Effective performance management for smaller law firms

Ian Hopkins 20-12-2023

Ian Hopkins explores best practice in delivering effective performance management in smaller law firms. This article first appeared in the December/January 23/24 edition of Legal Abacus Magazine.

Research will show that employees who feel they are valued by their employer and have the opportunity for personal development are more likely to be higher performers and be loyal and committed employees.

Successfully motivating the people in your firm is key to determining the success of your business and explains why an effective performance management process is so important for all law firms, irrespective of size.

So, what is performance management?  In simple terms, it is a process which contributes to the effective management of individuals and teams in law firms to deliver high levels of organisational performance.

Whilst performance management is relevant to all law firms, smaller firms lack the resources to manage performance available to larger firms. For example, smaller firms may lack access to specialised Human Resources advice.

What steps can smaller law firms take to enhance performance management and improve organisational performance in their firms?  Here are my top five tips that will help level the playing field for smaller law firms.

  1. Understand the importance of “buy in” and communication from senior management.

Unless the leaders in your law firm are committed to performance management, any system you introduce will likely fail.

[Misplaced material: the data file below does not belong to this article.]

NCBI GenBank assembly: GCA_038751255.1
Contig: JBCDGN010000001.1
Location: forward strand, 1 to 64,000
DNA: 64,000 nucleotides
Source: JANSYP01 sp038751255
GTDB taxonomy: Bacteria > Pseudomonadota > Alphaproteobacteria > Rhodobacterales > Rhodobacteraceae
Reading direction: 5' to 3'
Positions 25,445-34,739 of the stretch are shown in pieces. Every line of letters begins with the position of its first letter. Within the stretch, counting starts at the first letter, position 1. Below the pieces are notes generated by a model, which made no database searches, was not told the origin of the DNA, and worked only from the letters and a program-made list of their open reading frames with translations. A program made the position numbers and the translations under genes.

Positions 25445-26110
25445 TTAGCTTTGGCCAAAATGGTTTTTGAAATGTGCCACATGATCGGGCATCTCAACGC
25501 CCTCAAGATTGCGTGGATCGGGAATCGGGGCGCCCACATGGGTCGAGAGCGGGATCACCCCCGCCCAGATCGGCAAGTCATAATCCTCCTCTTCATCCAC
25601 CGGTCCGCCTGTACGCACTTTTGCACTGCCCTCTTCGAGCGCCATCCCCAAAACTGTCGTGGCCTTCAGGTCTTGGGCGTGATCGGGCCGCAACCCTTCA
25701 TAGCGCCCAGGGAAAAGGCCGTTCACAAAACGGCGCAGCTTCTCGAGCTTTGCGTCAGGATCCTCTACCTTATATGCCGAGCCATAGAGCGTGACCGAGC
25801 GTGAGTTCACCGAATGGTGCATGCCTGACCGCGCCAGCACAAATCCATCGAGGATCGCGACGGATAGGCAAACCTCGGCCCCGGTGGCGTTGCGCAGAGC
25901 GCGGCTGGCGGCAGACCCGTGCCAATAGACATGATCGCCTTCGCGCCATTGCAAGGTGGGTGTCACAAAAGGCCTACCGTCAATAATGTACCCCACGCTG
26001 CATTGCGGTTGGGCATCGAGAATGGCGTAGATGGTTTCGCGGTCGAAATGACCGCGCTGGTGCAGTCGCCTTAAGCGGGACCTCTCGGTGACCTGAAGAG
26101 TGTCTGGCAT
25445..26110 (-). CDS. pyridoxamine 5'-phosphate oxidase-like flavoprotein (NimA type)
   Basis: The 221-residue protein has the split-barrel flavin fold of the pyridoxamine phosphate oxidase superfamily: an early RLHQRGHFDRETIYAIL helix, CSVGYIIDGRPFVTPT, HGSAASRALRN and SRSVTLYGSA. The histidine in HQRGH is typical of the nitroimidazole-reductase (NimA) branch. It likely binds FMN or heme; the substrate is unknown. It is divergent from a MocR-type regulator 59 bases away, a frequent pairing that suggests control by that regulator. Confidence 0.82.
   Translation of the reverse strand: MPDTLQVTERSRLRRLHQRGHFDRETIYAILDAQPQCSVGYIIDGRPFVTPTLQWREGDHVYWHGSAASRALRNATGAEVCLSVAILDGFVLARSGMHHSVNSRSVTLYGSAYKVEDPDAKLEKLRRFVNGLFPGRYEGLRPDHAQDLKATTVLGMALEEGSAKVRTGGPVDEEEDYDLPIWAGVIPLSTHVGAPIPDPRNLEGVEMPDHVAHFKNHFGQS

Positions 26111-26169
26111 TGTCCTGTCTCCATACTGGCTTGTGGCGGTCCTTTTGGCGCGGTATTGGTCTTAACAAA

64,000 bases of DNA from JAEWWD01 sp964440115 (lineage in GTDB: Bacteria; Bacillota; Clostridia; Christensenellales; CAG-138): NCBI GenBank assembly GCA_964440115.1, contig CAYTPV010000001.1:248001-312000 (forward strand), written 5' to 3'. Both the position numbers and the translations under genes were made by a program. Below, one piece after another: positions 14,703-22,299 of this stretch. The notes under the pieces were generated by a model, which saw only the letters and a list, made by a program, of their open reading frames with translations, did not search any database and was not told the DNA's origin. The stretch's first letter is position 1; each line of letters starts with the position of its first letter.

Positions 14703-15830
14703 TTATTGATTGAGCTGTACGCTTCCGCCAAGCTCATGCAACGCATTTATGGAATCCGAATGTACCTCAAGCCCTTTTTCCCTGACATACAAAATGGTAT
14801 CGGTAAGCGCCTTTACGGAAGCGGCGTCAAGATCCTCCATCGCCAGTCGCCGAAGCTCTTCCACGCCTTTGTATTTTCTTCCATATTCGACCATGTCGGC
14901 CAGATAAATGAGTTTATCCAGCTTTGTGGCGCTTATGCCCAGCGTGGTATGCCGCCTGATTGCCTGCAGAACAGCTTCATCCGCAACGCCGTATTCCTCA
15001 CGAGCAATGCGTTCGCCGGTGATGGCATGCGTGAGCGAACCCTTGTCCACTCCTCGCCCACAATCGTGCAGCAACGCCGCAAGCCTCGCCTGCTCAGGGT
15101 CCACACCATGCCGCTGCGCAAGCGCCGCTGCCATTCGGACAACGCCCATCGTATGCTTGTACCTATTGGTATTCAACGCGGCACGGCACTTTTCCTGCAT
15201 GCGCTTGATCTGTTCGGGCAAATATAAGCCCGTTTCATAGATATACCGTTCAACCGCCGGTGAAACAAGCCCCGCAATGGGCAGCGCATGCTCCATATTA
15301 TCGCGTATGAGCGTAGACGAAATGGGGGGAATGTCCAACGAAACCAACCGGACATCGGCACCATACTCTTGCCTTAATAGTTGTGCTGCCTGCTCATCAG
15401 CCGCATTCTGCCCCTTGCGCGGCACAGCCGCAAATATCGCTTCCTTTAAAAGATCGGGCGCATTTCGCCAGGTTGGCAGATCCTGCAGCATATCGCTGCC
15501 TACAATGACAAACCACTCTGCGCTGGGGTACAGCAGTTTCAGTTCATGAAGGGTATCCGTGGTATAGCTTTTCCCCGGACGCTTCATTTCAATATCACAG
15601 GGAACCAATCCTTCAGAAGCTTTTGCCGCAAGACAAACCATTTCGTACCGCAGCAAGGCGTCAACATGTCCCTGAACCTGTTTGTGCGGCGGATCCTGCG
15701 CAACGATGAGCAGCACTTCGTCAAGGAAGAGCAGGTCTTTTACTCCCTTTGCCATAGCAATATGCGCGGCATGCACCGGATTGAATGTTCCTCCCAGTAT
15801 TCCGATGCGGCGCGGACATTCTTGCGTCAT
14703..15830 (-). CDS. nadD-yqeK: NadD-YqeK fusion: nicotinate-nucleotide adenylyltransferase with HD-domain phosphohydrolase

Quite simply, if senior management pays lip service to the performance management system, then so will everyone else in the firm, resulting in a waste of a lot of valuable time.

Successful performance management depends on the engagement and involvement of all employees, so good communication about all aspects of the scheme is key.  Make sure you communicate what the performance management process is looking to achieve, how it will operate in practice, how objectives will be set, what criteria will be used for evaluating performance, and whether it is linked to pay or bonuses.

  1. Deal with underperformance when it happens, not at the annual review meeting.

Research shows that 80% of all office workers would prefer to receive feedback at the time, rather than wait for their annual or quarterly review.

I have known situations where poor performance in law firms is stored up and discussed by the manager with the employee at the annual performance review meeting rather than being dealt with at the time it occurred. The annual meeting may take place many months after the poor performance has occurred, resulting in the feedback being retrospective, out of date, and often resented by the employee who wonders why the issue has not been raised previously.

Managers need to address performance problems at an early stage, so the employee receives feedback in real time and can start addressing the poor performance immediately.  Performance improvement requires the feedback to be accurate, relevant, and timely, so giving staff “surprises” related to poor performance at their annual review meeting should be avoided.